Status Update: How your social media presence can hurt (or help) you in court 

Posted by Wyatt Worden | Mar 21, 2023 | 0 Comments


Having a social media presence today is akin to having a cell phone - pretty much everyone has one. 

Many people still view social media as a kind of online diary. You share thoughts, opinions, photos of yourself and your family, and post about things you enjoy. While it may seem like a private diary, it's more of an open book, or sometimes, a massive billboard. 


Whether you primarily use social media for connecting with friends or engaging in lengthy political debates, it's essential to understand that what you post online is never truly confidential. There are a number of ways to lock down your account - which we recommend for many reasons outside of the courtroom - such as limiting your friend list or making your account visible only to whom you choose.

We hear, “But, my account IS private” or “I only send direct messages, and I never comment publicly.” 

But just like text messages, Facebook messages, Instagram DMs, comments, photos, and other pieces of information can be used as evidence for or against you in your case. 


Doesn't this count as illegally obtained evidence? 

Contrary to popular belief, this isn't true. Illegally obtained evidence usually refers only to evidence obtained by law enforcement, not individuals. And even in the case of illegally obtained evidence, it applies to the following kinds of scenarios: 
  • Coerced confessions/admissions
  • Wiretaps 
  • Search conducted without a warrant
  • Illegal detainment 
  • Lack of probable cause
  • Improper seizure 
That means the prosecution in a criminal case and a private party in a civil case can present your private messages, comments, or photos as evidence in court, and it will likely be admissible. 
For example, let's say you're being accused of committing a crime at a gas station. Your alibi is that you were at home at 11 PM on the Friday night in question. The DA performs a quick Google search of your name, which leads to your public Facebook page, which shows you out and about with friends at 11:05. Okay, so maybe you weren't at the gas station where the crime occurred, but you were out, and now the DA has evidence that you lied about your alibi. 
If this seems improbable, it's not.  With the massive uptick of Facebook and other social media platforms, it has become a prime tool for investigators, law enforcement, and attorneys to use not only to find suspects, but potentially convict them as well. 

Can't I just delete everything? 

Yes, and no. It's important to understand first that 1) deleted information is often recoverable, and 2) sometimes deleting information can be more incriminating.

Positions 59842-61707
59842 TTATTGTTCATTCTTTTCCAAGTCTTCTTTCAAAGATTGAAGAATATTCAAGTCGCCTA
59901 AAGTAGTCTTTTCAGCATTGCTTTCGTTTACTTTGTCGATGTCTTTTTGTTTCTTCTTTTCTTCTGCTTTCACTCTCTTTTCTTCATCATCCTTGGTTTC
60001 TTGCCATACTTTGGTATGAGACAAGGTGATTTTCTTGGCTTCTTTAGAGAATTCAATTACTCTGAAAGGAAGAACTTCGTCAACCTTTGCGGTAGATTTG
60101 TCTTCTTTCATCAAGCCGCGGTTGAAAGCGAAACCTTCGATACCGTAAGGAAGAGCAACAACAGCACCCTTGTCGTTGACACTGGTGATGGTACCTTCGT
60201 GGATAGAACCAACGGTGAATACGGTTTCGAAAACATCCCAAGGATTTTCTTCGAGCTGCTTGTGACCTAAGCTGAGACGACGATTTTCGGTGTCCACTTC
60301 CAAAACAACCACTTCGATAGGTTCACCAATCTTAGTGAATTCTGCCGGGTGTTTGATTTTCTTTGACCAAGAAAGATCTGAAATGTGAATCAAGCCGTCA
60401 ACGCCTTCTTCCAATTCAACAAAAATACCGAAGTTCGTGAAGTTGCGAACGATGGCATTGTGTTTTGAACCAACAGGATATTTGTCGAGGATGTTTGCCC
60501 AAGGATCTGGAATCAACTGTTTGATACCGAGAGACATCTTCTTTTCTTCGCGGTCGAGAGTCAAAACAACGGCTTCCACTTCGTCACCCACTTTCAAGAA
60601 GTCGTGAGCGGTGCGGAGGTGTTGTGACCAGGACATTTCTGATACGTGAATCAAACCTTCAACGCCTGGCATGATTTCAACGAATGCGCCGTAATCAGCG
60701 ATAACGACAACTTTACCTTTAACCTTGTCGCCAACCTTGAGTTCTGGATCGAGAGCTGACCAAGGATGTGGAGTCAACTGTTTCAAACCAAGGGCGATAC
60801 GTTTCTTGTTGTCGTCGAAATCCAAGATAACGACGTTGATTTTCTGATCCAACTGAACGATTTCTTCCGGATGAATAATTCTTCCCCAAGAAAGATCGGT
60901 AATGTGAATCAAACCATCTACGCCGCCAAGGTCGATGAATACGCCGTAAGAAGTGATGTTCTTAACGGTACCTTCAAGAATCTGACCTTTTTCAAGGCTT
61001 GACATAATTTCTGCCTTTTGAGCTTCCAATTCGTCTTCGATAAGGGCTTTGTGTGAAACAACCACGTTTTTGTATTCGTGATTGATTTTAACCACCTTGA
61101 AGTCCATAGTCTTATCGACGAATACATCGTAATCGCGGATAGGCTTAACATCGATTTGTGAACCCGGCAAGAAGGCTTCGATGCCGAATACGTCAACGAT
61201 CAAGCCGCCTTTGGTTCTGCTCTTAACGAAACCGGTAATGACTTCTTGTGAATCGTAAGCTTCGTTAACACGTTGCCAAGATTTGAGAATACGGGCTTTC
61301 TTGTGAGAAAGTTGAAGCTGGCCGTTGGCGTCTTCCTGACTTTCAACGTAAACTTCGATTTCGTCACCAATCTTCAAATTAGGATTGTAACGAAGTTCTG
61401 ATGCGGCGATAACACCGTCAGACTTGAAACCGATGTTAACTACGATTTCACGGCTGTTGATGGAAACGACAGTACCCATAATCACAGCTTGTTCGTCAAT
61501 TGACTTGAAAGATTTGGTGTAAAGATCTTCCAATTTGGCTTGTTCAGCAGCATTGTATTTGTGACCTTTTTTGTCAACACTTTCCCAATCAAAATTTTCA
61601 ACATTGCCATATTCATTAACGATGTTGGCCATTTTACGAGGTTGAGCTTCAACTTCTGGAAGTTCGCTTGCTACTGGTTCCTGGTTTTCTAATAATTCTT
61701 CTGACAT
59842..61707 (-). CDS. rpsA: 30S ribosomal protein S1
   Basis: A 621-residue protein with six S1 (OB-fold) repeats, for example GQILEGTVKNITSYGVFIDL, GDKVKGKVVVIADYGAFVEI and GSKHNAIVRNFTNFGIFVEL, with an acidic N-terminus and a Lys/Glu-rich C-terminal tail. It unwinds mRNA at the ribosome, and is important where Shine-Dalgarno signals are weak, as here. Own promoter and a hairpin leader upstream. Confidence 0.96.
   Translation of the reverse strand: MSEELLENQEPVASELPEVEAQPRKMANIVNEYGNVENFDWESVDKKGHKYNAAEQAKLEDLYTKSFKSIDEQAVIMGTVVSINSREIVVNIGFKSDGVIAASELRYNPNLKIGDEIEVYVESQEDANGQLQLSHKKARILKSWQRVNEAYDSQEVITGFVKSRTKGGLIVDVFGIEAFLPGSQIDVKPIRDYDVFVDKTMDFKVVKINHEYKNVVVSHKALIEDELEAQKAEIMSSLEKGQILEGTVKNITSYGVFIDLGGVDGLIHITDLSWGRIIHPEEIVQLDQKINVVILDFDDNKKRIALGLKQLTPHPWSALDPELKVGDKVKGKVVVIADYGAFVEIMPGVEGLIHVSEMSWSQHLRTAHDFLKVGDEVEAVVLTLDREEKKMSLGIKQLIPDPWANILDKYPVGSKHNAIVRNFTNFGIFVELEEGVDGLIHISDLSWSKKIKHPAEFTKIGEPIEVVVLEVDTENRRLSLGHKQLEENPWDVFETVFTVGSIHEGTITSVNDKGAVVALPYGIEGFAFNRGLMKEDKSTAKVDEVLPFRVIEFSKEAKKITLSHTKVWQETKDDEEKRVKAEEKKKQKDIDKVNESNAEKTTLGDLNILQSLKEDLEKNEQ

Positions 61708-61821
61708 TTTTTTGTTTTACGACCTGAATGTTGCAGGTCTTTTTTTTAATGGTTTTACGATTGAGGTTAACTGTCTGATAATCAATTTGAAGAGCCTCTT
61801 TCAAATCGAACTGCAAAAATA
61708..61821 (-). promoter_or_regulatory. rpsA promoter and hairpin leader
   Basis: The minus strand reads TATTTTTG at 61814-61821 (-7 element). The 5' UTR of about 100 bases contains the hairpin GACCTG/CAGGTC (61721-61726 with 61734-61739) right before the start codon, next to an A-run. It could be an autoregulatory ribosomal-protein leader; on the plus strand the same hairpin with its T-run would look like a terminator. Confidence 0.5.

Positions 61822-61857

It can become problematic (and maybe even illegal) to delete information once court proceedings have begun. Depending on the scenario - and there are many factors - you could potentially be accused of tampering with evidence. 
While we don't recommend running to the delete button if you're currently on trial, we do think it's wise for everyone, charged or not, to clean up their social media accounts. As a general rule, it's a good idea not to over-personalize your accounts because doing so can lead to hacking, harassment, and identity theft. 

Is there any good news?

Yes! While recklessly posting can certainly hurt your case, social media has the opportunity to help your case as well. If you're being accused of a crime and the content of your social media or other messaging apps can prove your innocence, you may be in luck. Or say you're being wrongfully accused of stalking, and you're trying to fight a VPO - messages and photos from the opposing party can potentially aid you in the success of your case. Perhaps you can prove your own lack of response or your accuser's harassment. These types of scenarios happen all the time. 
In other words, keep messages. Messages, emails, and social media posts can all be presented in favor of your position. And this doesn't apply only to criminal cases - we see social media used in matters of custody, divorce, and civil suits. 


How can I protect myself? 

  • An easy rule of thumb: if you wouldn't say it in public to a group of strangers, don't say it online. Be cautious with what you share and with whom you share it. Anything you share can be shared again, screen captured, and saved. So understand that sharing it even once - even if you delete it - never means it's gone for good. 

  • Save messages, emails, and other correspondence. You never know when you'll need them to protect yourself. It's tempting to angrily delete an entire convo/person from your phone, but realize that it's only gone on your end. They still have it. You might as well have it, too, to use for your benefit. 

  • Lock down your social. Make the accounts private and weed out your friend list to include people you actually know. It will serve you much better in the long run. 


If you've been accused of a crime or need assistance in a family law case, let our award-winning attorneys at Worden & Carbitcher help you. Call our office today at 405-360-8036 to schedule your consultation. 

About the Author

Wyatt Worden

Wyatt has always held himself to a high standard of excellence, which carried over into law school where he graduated #1 in his class and earned 12 CALI Awards, an award given to the top scorer in each class. He now brings that standard of excellence to our firm and to our clients. Wyatt joined ...


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